Growing Importance for BPM

A recent BPM study conducted by IDS Scheer and the IT market analysis consultant PAC, the Business Process Report 2006, reveals that the concept of business process management has become indispensable at mid-size and large organizations. 80 percent of the surveyed organizations are either deeply or very deeply committed to the concept of business process management. And when compared with previous years, the proportion of companies that are deeply involved with the concept has even hit a record high of 55 percent.

• The most important issues are – increasing efficiency, reducing costs, and improving process effectiveness and innovation.

• Optimization to enhance performance and cost reduction are the most important strategic objectives of business process management.

The Road to a rewarding future

BPM leads the way towards commoditizing and automating business processes. According to a Forrester Industry report the "BPM market is hot and is getting hotter with the worldwide market growing at a projected compounded annual growth rate of more than 20 per cent till 2009".

This is a good opportunity for those looking for a rewarding career in the BPM sector. It offers software professionals the chance to learn all about business and supporting IT systems, while keeping technology alongside. This is one of the reasons for the less rate of attrition among BPM professionals who work on BPM projects and consequently job satisfaction is also quite high.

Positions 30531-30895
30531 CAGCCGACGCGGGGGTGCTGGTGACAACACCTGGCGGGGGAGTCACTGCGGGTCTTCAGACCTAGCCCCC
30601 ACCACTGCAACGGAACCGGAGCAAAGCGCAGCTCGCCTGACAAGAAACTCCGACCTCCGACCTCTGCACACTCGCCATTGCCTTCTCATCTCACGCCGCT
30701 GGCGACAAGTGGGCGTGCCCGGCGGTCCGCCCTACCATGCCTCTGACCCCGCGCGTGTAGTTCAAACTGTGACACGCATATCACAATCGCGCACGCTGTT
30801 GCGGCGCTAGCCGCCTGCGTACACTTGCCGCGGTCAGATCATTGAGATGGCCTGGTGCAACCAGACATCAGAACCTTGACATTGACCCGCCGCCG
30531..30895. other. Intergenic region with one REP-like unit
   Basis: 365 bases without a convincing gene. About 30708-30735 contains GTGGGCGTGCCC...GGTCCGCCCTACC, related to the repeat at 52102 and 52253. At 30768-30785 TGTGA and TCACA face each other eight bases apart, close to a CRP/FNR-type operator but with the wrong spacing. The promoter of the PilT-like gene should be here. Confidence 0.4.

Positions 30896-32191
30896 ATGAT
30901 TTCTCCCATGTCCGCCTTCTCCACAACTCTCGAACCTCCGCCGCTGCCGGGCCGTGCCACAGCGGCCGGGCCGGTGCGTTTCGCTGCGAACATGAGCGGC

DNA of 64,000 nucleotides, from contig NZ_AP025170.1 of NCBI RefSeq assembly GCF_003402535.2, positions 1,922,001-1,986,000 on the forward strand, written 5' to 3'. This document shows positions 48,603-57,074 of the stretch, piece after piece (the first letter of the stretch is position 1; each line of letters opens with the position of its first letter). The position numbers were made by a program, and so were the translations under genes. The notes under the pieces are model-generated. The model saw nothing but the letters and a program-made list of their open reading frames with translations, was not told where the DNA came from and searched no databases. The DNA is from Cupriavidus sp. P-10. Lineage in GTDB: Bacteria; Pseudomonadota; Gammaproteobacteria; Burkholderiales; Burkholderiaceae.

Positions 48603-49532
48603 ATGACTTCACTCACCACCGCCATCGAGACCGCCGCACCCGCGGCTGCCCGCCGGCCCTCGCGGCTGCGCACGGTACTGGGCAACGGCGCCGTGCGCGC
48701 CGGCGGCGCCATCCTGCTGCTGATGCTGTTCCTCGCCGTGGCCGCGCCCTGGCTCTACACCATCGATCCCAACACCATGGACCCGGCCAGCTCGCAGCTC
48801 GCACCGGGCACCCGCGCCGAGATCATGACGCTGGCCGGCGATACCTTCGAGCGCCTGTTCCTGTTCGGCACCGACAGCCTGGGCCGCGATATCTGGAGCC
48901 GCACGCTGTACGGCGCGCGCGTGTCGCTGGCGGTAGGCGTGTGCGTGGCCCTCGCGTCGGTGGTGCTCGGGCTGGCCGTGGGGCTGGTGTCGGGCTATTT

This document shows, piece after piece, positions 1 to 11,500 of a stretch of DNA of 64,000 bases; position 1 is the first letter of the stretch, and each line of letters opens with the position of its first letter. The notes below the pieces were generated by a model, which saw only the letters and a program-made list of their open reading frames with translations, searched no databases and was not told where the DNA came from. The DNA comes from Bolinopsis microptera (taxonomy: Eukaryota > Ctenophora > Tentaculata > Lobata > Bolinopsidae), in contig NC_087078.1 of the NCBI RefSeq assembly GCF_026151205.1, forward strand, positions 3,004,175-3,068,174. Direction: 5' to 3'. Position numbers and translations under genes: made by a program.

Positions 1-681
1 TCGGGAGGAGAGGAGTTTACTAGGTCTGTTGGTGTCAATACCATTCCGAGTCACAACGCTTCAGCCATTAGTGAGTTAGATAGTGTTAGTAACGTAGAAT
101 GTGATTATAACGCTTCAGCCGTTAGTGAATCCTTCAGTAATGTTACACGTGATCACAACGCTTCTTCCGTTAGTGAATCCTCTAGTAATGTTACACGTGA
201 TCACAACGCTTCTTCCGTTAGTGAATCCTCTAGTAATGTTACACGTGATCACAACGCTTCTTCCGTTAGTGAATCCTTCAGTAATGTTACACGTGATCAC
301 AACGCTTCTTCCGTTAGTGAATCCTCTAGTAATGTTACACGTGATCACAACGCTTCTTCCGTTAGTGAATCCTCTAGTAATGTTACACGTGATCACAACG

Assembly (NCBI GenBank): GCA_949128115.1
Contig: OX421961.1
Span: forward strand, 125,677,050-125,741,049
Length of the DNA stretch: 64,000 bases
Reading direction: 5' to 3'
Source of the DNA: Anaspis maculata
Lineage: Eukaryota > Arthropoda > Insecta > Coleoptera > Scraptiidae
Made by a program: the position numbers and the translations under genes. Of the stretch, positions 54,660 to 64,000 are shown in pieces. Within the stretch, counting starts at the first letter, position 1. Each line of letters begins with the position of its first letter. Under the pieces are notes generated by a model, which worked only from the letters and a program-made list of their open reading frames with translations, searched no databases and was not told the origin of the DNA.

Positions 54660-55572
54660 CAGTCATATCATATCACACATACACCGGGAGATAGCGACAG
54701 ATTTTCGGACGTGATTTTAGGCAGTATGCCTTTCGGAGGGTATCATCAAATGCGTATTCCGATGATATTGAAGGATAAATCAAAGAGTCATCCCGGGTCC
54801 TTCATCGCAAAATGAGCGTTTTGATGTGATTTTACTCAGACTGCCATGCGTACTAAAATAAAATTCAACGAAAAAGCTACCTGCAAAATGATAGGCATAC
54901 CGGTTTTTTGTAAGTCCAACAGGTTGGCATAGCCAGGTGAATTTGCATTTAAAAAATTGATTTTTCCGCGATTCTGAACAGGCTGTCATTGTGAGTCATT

Required Skill sets

Lomabardi, Savvion, Fuego, JBoss BPM Specialists require work experience in any of the following suites:
• Lombardi TeamWorks v5.x
• Savvion BusinessManager v6.x
• Aqualogic BPM (Fuego) Version 5.x – Feugo Architecture (Standalone and J2EE Versions), FBI, PAPI APIs, BAM and Archiving
• Jboss BPM

And Rules Specialists require experience in LOG or Blaze Advisor technology.

HR Challenges

The Business Process Management (BPM) market is one of the fastest growing areas for technology spending. But as and when the complexity and breadth of BPM solutions expand and the scope of projects grow larger it is becoming increasingly difficult to find individuals with the right skill sets required to implement them. Although the BPM market is very buoyant, there are relatively very few projects overall and resulting with a small number of candidates with deep product knowledge. The extended scope of BPM projects also mean that resources are being stretched and it is increasingly unrealistic to expect resources to possess all the required skill sets. All of this means that Employers may need to look more creatively at teambuilding to fulfill a range of different project roles and cross training to acquire specific package skills. The success of the BPM space entirely depends on the ability to produce the right talent.

Sridhar Chandrasekar is Director (Marketing) at Virtusa Corporation.
e-mail id: srichandra@virtusa.com

CIOL Bureau

No Comments so fars

Jump into a conversation

No Comments Yet!

You can be the one to start a conversation.